Fri, Jan 13, 2006 - Page 5 News List

Wildlife official defends Chinese bear bile farms in face of European protests

AP , BEIJING

A senior wildlife official yesterday defended China's raising of bears on farms to make bile for traditional medicine, rejecting a European appeal to shut down the industry.

A campaign launched last year has ended many of the inhumane practices cited by environmentalists, while bile is still in high demand for medicine, said Wang Wei (王偉) deputy director-general of China's Department of Wildlife Conservation.

Members of the European Parliament issued a joint statement this week calling on China to phase out bear farms. Traditional Chinese doctors use the bitter, green bile drained from bear gallbladders to treat eye, liver and other ailments.

"We have introduced painless practices for extracting bear bile," Wang said at a news conference.

"Until we can find a good substitute for bear bile, we cannot accept the EU resolution that urges the elimination of bear farming," he said.

The founder of a group that runs a sanctuary in China for bears rescued from farms rejected Wang's claim that there is no alternative for bile.

"It's nonsense. Bear bile can easily and cheaply be replaced by herbal or synthetic materials," said Jill Robinson of the Hong Kong-based Animals Asia Foundation.

"This is the belief of many, many Chinese doctors who are working with us," Robinson said.

"They stress that this practice of bear farming really denigrates the principles of Chinese medicine because it's so cruel," she added.

China encouraged bear farming in the 1990s as a way to stop the hunting of endangered bears. But injuries and illness suffered by caged bears led to criticism by environmentalists.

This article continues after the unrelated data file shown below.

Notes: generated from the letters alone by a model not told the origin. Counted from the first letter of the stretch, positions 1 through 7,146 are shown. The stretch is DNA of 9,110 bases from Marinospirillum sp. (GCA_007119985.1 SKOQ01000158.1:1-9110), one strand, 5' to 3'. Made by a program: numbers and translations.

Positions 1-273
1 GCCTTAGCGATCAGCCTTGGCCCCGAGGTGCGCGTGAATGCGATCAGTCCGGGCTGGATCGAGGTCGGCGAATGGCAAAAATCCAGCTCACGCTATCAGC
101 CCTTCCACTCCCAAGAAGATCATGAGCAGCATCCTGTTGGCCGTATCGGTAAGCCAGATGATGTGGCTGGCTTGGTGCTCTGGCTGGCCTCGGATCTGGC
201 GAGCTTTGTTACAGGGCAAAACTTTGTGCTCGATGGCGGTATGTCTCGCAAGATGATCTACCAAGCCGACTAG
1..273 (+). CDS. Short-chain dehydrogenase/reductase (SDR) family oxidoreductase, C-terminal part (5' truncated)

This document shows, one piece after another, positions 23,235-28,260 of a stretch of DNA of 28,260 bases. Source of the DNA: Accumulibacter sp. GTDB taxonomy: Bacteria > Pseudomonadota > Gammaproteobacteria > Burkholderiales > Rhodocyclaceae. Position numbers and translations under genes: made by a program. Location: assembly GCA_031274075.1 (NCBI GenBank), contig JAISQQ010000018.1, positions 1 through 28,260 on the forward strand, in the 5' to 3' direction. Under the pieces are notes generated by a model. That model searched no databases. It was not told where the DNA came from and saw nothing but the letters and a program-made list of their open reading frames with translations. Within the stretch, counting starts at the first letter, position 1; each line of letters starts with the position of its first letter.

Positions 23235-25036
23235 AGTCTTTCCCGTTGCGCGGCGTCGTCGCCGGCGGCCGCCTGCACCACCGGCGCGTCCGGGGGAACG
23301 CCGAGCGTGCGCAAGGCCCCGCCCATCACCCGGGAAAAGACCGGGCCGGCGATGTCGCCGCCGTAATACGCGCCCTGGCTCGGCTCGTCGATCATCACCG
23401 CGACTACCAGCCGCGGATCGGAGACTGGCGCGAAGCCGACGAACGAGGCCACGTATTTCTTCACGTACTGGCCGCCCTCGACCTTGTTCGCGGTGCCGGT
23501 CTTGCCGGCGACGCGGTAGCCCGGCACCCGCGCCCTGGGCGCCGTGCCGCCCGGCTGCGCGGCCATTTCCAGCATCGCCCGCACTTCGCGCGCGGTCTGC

According to Wang, China has closed most of its 480 bear farms but 68 that meet new standards will be allowed to continue operating. He said those farms have a total of about 7,000 bears.

Most of the bears farmed for bile in China are Asiatic black bears, which the government lists as an endangered species.

Environmentalists complain that farms hold bears in tiny cages and that the animals suffer infection and injuries from metal tubes that are surgically implanted to drain bile.

Wang said the state-approved farms still drain bile from bears, but he said it is done using tubes made of the bears' own tissue in an attempt to make the process painless. He said the authorized farms have exercise yards for the bears and breeding areas.

Wang complained that some environmentalists were circulating what he said were outdated pictures of bears in small cages and other practices that Chinese regulators have stamped out.

"This distorts the facts," he said.

Animals Asia opened its sanctuary in 2002 in a bamboo forest in the southwestern province of Sichuan.

The sanctuary has received 198 bears, and every one has had to have its damaged gallbladder removed, Robinson said.

"In 100 percent of cases, we have found pus, white blood cells, in the bile. And we wonder, `What is that pus doing to the end consumer?'" she said.

"So, far from healing people, it could be harming them," she added.

Environmentalists say bear farming began in North Korea in the 1980s and spread to China, Vietnam and South Korea.

Environmentalists say China's output of bear bile is up to twice its consumption, suggesting that bear farms are supplying a thriving foreign trade, though the government says it is not aware of any exports.

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